A large meta-analysis of breast cancer patients showed that residual cancer burden after neoadjuvant chemotherapy is an accurate long-term predictor of recurrence and survival across all breast cancer subtypes, according to data presented at the 2019 San Antonio Breast Cancer Symposium (SABCS), held Dec. 10–14.
“In recent years, many single-institution studies have shown that residual cancer burden after neoadjuvant chemotherapy can tell us a great deal about a patient’s prognosis after surgery,” said the study’s lead author, W. Fraser Symmans, MD, professor and director of research operations, Department of Pathology, at The University of Texas MD Anderson Cancer Center in Houston. “We undertook this meta-analysis to help determine whether this is true for all subtypes, and how generalizable previous findings might be.”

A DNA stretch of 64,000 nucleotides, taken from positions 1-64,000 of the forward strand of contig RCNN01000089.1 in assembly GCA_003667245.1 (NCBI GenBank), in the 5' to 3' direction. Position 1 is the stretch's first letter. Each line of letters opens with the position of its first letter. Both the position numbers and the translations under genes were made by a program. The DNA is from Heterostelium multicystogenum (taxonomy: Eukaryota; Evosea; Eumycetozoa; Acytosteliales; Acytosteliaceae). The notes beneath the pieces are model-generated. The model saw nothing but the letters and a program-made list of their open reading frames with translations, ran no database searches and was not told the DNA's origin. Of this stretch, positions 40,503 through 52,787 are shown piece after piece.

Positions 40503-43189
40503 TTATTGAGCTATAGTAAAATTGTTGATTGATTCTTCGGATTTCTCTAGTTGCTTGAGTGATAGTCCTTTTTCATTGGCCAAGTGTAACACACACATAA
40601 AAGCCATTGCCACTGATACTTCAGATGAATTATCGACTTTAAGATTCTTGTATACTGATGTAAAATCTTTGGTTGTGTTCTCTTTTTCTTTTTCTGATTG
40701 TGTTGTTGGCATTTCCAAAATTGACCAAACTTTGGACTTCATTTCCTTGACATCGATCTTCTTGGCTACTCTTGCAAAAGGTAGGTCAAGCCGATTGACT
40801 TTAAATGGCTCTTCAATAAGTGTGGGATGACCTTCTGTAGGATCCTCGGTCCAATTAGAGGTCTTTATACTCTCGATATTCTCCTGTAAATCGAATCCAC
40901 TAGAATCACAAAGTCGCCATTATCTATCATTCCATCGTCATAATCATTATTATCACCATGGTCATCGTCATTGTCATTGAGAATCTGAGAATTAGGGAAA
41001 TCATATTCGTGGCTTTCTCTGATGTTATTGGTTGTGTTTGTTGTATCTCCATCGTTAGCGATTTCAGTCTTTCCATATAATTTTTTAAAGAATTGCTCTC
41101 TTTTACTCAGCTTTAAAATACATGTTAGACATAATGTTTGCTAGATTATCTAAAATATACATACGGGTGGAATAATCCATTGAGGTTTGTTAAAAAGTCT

Symmans explained that residual cancer burden is assessed through several factors, including the size of the primary tumor, the percentage of the tumor that is invasive versus in situ, and the involvement of lymph nodes. A calculator hosted by MD Anderson calculates residual cancer burden index and assigns a classification of pathologic complete response, RCB-I (minimal burden), RCB-II (moderate burden), or RCB-III (extensive burden).
In this study, Symmans and colleagues from the I-SPY Clinical Trials Consortium compiled and analyzed data from 12 cancer centers or clinical trials, representing approximately 5,100 patients. Using mixed effect models, they examined associations between the RCB index and event-free survival (EFS) and distant recurrence-free survival (DRFS).